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West 42nd Street.

Domenjoz soon started flying [[crossed out]] at once at [[/crossed out]] Sheepshead Bay Race Track, Long Island, where [[crossed out]] he soon had [[/crossed out]] huge crowds [[crossed out]] coming [[/crossed out]] came to see his expert flying. He put on some great shows and soon the track committee made arrangements for him to fly weekly, sometimes in connection with automobile racing events. On Election Day, 1915, he flew over Manhattan and the Harbor, circled the Statue of Liberty and looped over the heart of the city. These weekly shows continued, then on December 11th he exhibited at Goshen, New York, making three flights there for a Hospital Benefit Celebration.

During the winter of 1915-1916 Domenjoz toured the south, the as spring time approached [[crossed out]] worked north [[/crossed out]] he began working northward, In late February he put on his show at Richmond, Virginia, then in early March was at Washington, D.C., for the Pan American Congress. There he circled the capitol and Washington Monument and put on a fine stunt show over the city. Following this he went to Havana, Cuba, then back to New York where he flew again at Sheepshead Bay. During the summer of 1916 he toured the midwest with Curtiss pilot Baxter Adams, putting on an added attraction of bomb dropping and mock serial warfare.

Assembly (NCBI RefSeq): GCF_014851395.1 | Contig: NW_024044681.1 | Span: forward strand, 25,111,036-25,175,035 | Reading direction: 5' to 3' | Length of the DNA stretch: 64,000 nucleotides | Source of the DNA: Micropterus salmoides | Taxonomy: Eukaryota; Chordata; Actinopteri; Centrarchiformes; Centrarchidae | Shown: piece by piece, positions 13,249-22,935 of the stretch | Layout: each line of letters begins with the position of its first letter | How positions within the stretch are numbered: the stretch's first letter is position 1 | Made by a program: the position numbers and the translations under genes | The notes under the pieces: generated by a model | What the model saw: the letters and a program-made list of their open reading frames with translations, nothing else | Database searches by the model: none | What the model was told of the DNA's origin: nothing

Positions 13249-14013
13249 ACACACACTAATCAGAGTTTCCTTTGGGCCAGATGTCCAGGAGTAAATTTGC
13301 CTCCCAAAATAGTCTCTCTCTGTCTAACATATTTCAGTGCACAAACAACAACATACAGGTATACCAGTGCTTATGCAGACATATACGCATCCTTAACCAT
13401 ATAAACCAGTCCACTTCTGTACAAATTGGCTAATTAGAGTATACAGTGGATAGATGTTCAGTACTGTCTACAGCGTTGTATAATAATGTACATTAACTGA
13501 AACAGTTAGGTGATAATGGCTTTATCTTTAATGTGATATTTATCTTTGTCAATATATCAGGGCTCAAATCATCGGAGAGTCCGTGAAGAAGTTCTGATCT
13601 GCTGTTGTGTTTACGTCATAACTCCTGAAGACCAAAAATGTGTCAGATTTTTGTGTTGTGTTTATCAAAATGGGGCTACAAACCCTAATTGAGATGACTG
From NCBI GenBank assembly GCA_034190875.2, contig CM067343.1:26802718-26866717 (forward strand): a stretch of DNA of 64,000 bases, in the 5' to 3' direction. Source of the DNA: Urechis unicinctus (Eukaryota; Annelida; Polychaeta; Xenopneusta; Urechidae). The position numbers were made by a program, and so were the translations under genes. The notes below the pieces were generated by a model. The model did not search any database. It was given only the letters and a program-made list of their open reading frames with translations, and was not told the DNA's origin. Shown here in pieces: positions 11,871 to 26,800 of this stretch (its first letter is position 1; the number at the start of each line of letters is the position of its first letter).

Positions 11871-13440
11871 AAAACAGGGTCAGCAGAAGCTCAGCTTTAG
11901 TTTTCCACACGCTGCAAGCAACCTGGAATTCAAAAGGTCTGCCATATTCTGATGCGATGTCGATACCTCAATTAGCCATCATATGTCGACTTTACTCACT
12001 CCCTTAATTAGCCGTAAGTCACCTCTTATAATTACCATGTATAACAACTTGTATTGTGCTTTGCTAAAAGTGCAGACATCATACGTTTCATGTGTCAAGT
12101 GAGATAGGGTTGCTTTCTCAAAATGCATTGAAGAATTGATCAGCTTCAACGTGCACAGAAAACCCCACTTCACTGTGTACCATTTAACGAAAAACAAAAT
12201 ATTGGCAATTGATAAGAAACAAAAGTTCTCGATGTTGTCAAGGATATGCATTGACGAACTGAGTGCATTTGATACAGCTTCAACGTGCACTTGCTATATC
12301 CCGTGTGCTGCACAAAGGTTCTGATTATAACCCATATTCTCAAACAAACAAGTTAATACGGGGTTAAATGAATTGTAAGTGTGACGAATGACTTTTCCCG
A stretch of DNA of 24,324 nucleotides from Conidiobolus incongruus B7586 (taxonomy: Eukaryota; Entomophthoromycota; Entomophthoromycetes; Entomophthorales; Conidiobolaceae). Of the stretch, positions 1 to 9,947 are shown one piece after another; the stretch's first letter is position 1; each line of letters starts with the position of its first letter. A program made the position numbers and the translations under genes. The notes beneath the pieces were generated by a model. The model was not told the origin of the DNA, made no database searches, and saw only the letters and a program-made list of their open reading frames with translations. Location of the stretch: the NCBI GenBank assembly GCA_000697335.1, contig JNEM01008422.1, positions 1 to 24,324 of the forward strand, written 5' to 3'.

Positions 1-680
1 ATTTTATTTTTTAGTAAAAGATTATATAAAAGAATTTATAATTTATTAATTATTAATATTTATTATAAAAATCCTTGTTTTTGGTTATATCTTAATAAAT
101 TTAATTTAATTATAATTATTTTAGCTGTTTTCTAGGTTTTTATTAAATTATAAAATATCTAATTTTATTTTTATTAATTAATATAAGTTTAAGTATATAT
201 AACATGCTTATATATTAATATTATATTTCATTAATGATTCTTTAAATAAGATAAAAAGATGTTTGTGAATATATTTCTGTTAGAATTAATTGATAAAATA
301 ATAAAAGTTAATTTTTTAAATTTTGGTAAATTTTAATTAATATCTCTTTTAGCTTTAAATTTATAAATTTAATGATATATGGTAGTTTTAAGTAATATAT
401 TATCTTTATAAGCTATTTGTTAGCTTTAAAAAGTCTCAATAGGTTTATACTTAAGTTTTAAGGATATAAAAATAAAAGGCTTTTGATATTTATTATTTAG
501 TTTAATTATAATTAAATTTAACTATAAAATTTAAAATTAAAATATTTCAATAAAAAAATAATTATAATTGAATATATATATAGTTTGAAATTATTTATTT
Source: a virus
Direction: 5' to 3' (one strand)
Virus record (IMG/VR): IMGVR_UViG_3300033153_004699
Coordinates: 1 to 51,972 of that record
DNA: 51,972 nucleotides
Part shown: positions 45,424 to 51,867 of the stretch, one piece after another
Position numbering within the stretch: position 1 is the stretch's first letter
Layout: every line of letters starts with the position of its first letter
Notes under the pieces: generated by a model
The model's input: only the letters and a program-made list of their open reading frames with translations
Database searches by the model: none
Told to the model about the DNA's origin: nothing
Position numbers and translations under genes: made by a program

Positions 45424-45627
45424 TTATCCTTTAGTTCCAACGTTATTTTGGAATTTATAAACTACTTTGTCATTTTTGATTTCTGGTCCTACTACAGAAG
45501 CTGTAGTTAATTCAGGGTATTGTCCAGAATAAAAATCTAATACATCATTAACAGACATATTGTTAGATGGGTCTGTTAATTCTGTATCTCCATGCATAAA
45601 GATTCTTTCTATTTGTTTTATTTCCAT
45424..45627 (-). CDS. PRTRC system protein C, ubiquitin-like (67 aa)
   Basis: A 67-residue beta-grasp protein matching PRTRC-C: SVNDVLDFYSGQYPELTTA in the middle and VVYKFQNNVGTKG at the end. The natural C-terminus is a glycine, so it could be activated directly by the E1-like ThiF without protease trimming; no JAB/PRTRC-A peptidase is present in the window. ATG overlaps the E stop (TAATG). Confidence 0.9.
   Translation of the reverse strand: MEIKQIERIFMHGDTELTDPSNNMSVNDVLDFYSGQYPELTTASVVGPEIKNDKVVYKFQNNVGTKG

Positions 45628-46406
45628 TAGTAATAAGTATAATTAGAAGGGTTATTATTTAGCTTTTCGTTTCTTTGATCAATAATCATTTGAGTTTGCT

Over the winter months of 1916-1917 Domenjoz was in France testing new Spads for the Bleriot Company at Pau, then in May, 1917, he returned to the United States to fly exhibition dates for Kulyskens through the summer season, After this he became a civilian government flying instructor at Park Field, Memphis, Tennessee, where he remained through 1918.

In 1919, he resumed exhibition and barnstorming work and that year obtained post-war U.S Flying License No. 340.

In 1920 he stored his plane on Long Island and returned to France, where he remained until 1937. Returning to New York he learned that the farmer where he had remained until 1937. Returning to New York he learned that the farmer where he had stored his plane had sold it to the Roosevelt Field Museum for unpaid rent. It was still there in 1946 when Paul Garter, curator of the National Air Museum, saw it and obtained it for the National Collection. 

Domenjoz was also a skilled tool maker and remained employed in New York for a time, then moved to Manchester, Connecticut, where he worked as an inspector for Pratt and Whitney Aircraft Corporation for four years. While there he made a large glider. It was a rather conventional fuselage-type monoplane with normal landing gear and tail skid. It had a large wing with a high mast or cabane above the wing for
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